I recently caught part of a TV special on the way our brains work. This particular special focused on the reasons people tend to be superstitious. According to experts, our brains are programmed to “fill in the blanks” when we are missing pieces of information. In the TV special, people were shown blurry images and asked what they thought those images might be. People told the researchers what they saw based on what their brains helped them construct out of the incomplete images, and once in a while, their brains guessed right. This helps explain the rationale behind superstitions; if we wear a certain shirt and our favorite team wins a big game, our brain “fills in the blank” to conclude that it is our “lucky shirt”. If we have a bad day at work, we might throw away the socks we are wearing, as they are deemed our “unlucky socks”.
Basically, our brains conclude that we have control over something when we actually do not. Our team wins or loses based on how they play, not on anything we wear or don’t wear. We have a good or bad day based on our mood, actions and responses to others – lots of variables that don’t include which socks we wear. I found this a great reminder of life in general, and how much energy we are tempted to spend on things beyond our control.
Take communication in relationships, for example. We can’t control other people, although countless hours have been spent thinking that we somehow can. No one has found that “magic button” to press that will make someone else do what we want them to do. When we struggle with something in our relationship, it is tempting to be sarcastic (“I really love it when you work late so I can do more work around the house!”), avoiding (lamenting to the next door neighbor that your spouse comes home late from work), or passive-aggressive (writing a blog post mentioning how your spouse comes home late from work and having him proofread it). The one thing in this situation we can most directly control is how we actually communicate with the other person. We can control what we say to others, and we can maximize the chances they might respond positively if we express ourselves in direct, healthy ways (“I’d really like to be able to see you more and get things done around the house. Would you be able to come home earlier from work some nights?”).
Parents watching their children grow into young adults learn about limits of control on what sometimes seems like a daily basis. In the toddler years, we insist on holding their hands while walking in the parking lot. Suddenly, they are 16 and driving out of that parking lot themselves. We try to give them a good foundation and teach them to be safe, but we control so much less as they eventually move into young adulthood. At our house, as our oldest daughter prepares to leave for college, we help her pack and give advice on classes, hoping that whatever words of wisdom we have shared over the years have sunk in enough to help her in the future. Even if we were willing to return to the endless newborn routines and sleepless nights to get some of that control back, our task now is to let go a little bit more. Soon she will start a new daily routine apart from us and we will be focused on providing support to an adult taking control of her own life.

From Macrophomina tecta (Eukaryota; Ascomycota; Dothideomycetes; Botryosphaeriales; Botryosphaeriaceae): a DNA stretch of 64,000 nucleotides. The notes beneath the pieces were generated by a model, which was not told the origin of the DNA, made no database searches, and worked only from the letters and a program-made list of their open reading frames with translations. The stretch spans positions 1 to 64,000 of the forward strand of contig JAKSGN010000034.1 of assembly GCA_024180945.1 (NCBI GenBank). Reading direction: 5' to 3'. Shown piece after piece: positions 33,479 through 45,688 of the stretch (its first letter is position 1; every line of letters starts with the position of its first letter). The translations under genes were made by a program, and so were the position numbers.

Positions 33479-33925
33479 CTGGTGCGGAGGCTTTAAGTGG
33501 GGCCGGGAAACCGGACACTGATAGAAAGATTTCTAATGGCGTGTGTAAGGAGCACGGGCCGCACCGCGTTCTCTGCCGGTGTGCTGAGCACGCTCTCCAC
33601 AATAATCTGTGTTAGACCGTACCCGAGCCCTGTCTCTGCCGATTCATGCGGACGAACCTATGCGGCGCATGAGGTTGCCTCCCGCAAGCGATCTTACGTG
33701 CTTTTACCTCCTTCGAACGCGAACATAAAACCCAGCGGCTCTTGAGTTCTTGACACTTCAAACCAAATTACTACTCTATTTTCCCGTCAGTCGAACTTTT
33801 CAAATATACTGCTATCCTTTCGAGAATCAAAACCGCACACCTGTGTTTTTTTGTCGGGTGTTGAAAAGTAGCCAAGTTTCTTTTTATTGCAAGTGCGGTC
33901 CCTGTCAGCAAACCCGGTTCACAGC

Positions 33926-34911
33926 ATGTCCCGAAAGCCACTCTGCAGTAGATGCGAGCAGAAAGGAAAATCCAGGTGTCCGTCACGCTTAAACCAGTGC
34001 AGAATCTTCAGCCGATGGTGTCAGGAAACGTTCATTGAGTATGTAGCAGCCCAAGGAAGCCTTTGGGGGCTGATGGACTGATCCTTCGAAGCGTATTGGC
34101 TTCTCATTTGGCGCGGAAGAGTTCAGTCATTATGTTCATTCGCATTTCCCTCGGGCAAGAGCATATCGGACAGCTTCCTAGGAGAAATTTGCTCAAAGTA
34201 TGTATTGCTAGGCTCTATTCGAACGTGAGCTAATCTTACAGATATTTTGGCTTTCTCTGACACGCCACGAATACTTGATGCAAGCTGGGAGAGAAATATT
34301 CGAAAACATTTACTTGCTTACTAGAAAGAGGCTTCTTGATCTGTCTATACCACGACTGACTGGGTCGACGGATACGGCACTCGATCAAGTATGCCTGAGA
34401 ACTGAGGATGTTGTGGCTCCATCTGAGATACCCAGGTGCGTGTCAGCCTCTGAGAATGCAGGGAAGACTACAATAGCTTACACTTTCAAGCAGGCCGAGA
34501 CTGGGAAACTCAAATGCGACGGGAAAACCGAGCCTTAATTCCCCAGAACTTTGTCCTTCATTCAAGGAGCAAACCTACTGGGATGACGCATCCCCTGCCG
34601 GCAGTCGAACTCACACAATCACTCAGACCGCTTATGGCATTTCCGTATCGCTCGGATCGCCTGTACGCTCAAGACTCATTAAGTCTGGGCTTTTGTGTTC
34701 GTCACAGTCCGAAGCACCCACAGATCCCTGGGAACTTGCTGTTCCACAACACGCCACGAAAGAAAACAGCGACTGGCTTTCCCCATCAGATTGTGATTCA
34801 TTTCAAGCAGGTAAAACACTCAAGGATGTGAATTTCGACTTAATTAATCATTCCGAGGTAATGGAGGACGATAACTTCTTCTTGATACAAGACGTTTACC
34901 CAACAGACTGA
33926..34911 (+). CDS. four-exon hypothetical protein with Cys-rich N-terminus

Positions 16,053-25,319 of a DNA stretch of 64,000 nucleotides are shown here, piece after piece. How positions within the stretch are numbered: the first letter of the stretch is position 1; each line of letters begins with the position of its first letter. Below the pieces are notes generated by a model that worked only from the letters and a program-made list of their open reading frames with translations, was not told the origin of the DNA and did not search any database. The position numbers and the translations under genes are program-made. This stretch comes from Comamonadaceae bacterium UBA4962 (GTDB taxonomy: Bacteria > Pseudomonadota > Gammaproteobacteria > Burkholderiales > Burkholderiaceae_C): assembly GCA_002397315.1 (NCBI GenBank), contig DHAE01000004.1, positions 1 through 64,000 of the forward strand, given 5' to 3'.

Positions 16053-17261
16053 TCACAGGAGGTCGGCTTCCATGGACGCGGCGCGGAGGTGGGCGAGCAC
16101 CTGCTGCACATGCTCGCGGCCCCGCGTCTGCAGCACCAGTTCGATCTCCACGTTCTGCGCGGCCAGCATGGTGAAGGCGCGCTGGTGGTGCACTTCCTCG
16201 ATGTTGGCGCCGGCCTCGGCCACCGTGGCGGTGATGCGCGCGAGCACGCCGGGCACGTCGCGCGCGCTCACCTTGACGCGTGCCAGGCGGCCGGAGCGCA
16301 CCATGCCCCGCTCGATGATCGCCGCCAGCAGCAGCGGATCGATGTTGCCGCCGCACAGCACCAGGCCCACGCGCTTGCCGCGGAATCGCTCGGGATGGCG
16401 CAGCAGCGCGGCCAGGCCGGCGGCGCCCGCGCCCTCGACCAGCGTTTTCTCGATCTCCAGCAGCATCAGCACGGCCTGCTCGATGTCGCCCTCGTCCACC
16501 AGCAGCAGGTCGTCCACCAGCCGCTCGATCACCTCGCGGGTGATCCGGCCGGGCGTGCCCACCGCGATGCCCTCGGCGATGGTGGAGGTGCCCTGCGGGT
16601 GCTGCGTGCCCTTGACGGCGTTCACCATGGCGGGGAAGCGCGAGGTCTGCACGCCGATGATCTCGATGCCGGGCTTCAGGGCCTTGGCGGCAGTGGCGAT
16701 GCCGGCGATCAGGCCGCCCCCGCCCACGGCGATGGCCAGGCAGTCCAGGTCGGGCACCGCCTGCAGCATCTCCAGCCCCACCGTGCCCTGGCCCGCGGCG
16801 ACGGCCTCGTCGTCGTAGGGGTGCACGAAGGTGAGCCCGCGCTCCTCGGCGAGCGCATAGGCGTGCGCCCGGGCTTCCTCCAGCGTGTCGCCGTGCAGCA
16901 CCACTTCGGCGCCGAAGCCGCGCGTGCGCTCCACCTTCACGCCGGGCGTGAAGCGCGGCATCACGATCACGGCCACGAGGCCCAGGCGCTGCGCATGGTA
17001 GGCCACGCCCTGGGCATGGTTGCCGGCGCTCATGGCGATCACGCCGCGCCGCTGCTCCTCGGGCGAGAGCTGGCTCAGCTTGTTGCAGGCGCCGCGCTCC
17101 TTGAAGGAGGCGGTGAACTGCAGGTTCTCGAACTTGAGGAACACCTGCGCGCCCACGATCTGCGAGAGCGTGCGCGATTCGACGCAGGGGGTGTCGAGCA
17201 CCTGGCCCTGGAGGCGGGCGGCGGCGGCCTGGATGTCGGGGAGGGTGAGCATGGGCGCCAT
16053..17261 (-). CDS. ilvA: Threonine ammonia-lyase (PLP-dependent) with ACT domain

When it comes right down to it, knowing the limits of our control can actually be quite a relief. It frees us from taking responsibility in situations where we are not in charge and lets us focus on areas where our actions can really make a difference. After all, it’s exhausting to think we have the ability to control so many different things, when we only have so much energy to go around. It’s incredibly difficult to contemplate having an adult child living apart from us, but I know it’s enough to take control of what I can in my own life and urge her to do the same in hers. I also know that if I want to encourage my new college student to do well in her first exams, I will counsel her to go to class regularly, take good notes, study diligently, and on the day of the test, remember there are no such things as “lucky socks”.
Laura B. joined Empathia in 2000 and is an EAP Counselor. Laura has a bachelor’s degree in Sociology from Northwestern University and a master’s degree in Social Work from the University of Wisconsin-Milwaukee, with a concentration in marriage and family therapy. Prior to joining Empathia, she worked as a case manager with chronically mentally ill adults readjusting to life in the community. Laura enjoys reading, attending kids’ activities and spending time with family.